sas global forum

5月 302018

SAS Enterprise Miner has been a leader in data mining and modeling for over 20 years. The system offers over 80 different nodes that help users analyze, score and model their data. With a wide range of functionalities, there can be a number of different ways to produce the results you want.

At SAS® Global Forum 2018, Principal Systems Engineer Melodie Rush spoke about her experience with SAS® Enterprise Miner™, and compiled a list of hints that she believe will help users of all levels. This article previews her full presentation, Top 10 Tips for SAS Enterprise Miner Based on 20 Years’ Experience. The paper includes images and further details of each of the tips noted below; I’d encourage you to check it out to learn more.

Top Ten Tips for Enterprise Miner

Tip 1: How to find the node you’re looking for

If you struggle finding the node that best fits what you need, there’s a system that can simplify it.

Nodes are organized by Sample, Explore, Modify, Model, and Assess. Find which of these best describes what you are trying to do, and scroll across each node alphabetically for a description.

Tip 2: Add node from diagram workspace

Double click any node on the toolbar to see its properties. An example of the results this presents are shown below:

Top Ten Tips for Enterprise Miner

Tip 3: Clone a process flow

Highlight process flow by dragging your mouse across, right-click or CTRL+C, and Paste or CTRL+V where you want to insert process flow.

Tip 4: New features

  • There’s a new tab, HPDM (High-Performance Data Mining), which contains several new nodes that cover data mining and machine learning algorithms.
  • There are two new nodes under Utility that incorporate Open Source and SAS Viya.
  • The Open Source Integration node allows you to use R language code in SAS Enterprise Miner diagrams.
  • A SAS Viya Code node now incorporates code that will be used in SAS Viya and CAS, and algorithms from SAS Visual Data Mining and Machine Learning.
  • To save and share your results, there are now the Register Model and Save Data nodes under Utility.
  • You can now register models to the SAS Metadata Server to score or compare easily.
  • A Save Data node lets you save training, validation, test, score, or transaction data as SAS, JMP, Excel, CSV or tab-delimited files.

Tip 5: The unknown node

The reporter node under Utility allows you to easily document your Enterprise Miner process flow diagrams. A .pdf or .rtf is created with an image of the process flow.

Tip 6: The node that changes everything

The Metadata node, on the Utility tab, allows you to change metadata information and values in your diagram. You also can capture settings to then apply to data in another diagram.

Tip 7: How to generate a scorecard

A scorecard emphasizes what variables and values from your model are important. Values are reported on a 0 to 1,000 scale, with the higher being more likely the event you’re measuring occurs. To do this, have the Reporter node follow a Score node, and then change the Nodes property to Summary under Reporter node properties.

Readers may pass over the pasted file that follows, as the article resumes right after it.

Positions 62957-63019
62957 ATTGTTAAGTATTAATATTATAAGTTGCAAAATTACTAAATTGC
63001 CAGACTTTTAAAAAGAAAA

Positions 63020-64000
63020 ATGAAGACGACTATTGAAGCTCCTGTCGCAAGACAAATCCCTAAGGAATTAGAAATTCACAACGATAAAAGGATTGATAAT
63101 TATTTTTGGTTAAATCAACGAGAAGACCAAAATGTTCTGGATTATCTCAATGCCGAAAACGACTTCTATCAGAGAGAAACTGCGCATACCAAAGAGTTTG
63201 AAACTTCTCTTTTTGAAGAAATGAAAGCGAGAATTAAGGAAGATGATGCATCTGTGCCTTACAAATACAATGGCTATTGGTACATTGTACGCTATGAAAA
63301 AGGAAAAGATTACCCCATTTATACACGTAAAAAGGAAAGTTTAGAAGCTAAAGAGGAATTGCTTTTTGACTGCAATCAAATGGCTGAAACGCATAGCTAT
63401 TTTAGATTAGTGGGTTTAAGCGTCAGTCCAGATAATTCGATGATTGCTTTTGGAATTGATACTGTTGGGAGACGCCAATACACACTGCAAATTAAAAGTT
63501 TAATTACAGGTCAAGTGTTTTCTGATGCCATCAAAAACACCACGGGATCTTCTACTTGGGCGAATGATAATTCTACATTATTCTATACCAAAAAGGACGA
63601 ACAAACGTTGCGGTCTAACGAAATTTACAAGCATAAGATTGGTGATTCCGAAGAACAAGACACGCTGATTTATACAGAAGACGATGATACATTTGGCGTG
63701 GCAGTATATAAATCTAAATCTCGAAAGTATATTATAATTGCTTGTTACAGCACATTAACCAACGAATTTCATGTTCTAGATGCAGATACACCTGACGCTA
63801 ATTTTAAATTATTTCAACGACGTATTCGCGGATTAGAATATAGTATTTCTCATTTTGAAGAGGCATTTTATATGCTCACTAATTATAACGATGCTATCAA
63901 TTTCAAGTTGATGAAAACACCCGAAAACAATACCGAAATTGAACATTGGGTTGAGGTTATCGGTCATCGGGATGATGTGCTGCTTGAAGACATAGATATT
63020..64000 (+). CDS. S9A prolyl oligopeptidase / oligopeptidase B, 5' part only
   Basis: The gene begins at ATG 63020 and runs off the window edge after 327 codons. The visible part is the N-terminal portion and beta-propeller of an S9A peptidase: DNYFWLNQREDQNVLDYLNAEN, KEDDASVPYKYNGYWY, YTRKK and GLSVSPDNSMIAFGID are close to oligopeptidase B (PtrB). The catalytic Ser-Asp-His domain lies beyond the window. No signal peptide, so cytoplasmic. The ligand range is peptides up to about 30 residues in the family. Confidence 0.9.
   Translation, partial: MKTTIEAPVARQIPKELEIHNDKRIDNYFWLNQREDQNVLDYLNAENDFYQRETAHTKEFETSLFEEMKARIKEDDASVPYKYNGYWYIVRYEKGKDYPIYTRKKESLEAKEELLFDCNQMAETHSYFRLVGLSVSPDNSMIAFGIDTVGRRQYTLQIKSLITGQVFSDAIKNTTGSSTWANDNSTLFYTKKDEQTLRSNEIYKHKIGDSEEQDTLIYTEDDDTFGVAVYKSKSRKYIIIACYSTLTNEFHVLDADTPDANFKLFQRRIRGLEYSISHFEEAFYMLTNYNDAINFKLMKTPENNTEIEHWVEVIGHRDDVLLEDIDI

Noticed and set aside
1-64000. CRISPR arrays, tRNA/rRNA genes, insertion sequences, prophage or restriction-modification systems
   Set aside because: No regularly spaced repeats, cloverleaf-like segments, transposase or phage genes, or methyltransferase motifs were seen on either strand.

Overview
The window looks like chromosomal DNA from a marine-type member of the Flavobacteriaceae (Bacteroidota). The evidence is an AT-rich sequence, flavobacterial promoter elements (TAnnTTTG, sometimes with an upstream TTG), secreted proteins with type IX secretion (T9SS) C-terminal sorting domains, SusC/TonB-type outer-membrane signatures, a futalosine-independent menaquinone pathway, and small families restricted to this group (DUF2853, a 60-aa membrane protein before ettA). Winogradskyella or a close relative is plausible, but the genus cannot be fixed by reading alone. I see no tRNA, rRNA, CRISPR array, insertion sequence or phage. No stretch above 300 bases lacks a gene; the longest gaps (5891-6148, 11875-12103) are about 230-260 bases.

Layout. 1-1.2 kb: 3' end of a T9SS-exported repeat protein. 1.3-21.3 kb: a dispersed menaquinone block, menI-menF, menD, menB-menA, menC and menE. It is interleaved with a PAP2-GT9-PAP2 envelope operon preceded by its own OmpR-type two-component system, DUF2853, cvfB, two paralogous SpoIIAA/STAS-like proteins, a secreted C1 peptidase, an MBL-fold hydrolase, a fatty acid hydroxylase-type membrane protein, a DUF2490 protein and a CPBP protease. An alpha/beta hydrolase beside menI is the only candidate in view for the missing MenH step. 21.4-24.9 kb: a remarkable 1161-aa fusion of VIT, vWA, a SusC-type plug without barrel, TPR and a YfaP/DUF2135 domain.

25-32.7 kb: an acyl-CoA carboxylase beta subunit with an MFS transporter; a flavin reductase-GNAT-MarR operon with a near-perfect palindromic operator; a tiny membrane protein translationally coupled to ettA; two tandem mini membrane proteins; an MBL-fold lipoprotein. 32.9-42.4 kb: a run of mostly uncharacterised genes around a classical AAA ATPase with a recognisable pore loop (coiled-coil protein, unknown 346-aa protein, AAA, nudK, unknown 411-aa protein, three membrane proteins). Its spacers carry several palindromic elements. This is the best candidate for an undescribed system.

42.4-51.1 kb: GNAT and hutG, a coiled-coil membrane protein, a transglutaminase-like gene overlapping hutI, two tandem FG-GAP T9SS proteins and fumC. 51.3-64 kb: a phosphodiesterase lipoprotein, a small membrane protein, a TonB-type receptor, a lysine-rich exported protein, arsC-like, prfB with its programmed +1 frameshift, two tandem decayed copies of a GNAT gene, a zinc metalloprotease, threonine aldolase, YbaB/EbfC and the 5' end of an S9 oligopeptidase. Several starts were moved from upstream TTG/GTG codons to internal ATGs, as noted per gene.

Tip 8: How to override the 512 level limit

If faced with the error message, “Maximum target levels of 512 exceeded,” your input is resulting in more than 512 distinct results. To get around this, you need to change EM_TRAIN_MAXLEVELS to another value. To do so, either change the macro value in properties

or change the macro value in project start code.

Tip 9: Which variable selection method should I use?

Instead of choosing just one variable selection method, you can combine different ones such as Decision Trees, Forward, Chi-Square, and others. The results can be combined using different selection properties, such as None (no changes made from original metadata), Any (reject a variable if any previous variable selection nodes reject it), All (reject a variable if all of the previous variable selection nodes reject it), and Majority (reject a variable if the majority of the variable selection nodes reject it).

Tip 10: Interpreting neural network

Decision trees can be produced to interpret networks, by changing the Prediction variable to be your Target and the Target variable to be rejected.


With so many options to create models that best suit your preferences, these tips will help sharpen your focus and allow you to use SAS Enterprise Miner more efficiently and effectively. This presentation was one in a series of talks on Enterprise Miner tool presented at SAS® Global Forum 2018.

Additional Resources

SAS Enterprise Miner
SAS Enterprise Learning Tutorials
Getting Started With SAS Enterprise Miner Tutorial Videos

Additional SAS Enterprise Miner talks from Global Forum 2018

A Case Study of Mining Social Media Data for Disaster Relief: Hurricane Irma
Bogdan Gadidov, Linh Le, Analytics and Data Science Institute, Kennesaw State University

A Study of Modelling Approaches for Predicting Dropout in a Business College
Xuan Wang, Helmut Schneider, Louisiana State University

Analysis of Nokia Customer Tweets with SAS® Enterprise Miner™ and SAS® Sentiment Analysis Studio
Vaibhav Vanamala MS in Business Analytics, Oklahoma State University

Analysis of Unstructured Data: Topic Mining & Predictive Modeling using Text
Ravi Teja Allaparthi

Association Rule Mining of Polypharmacy Drug Utilization Patterns in Health Care Administrative Data Using SAS® Enterprise Miner™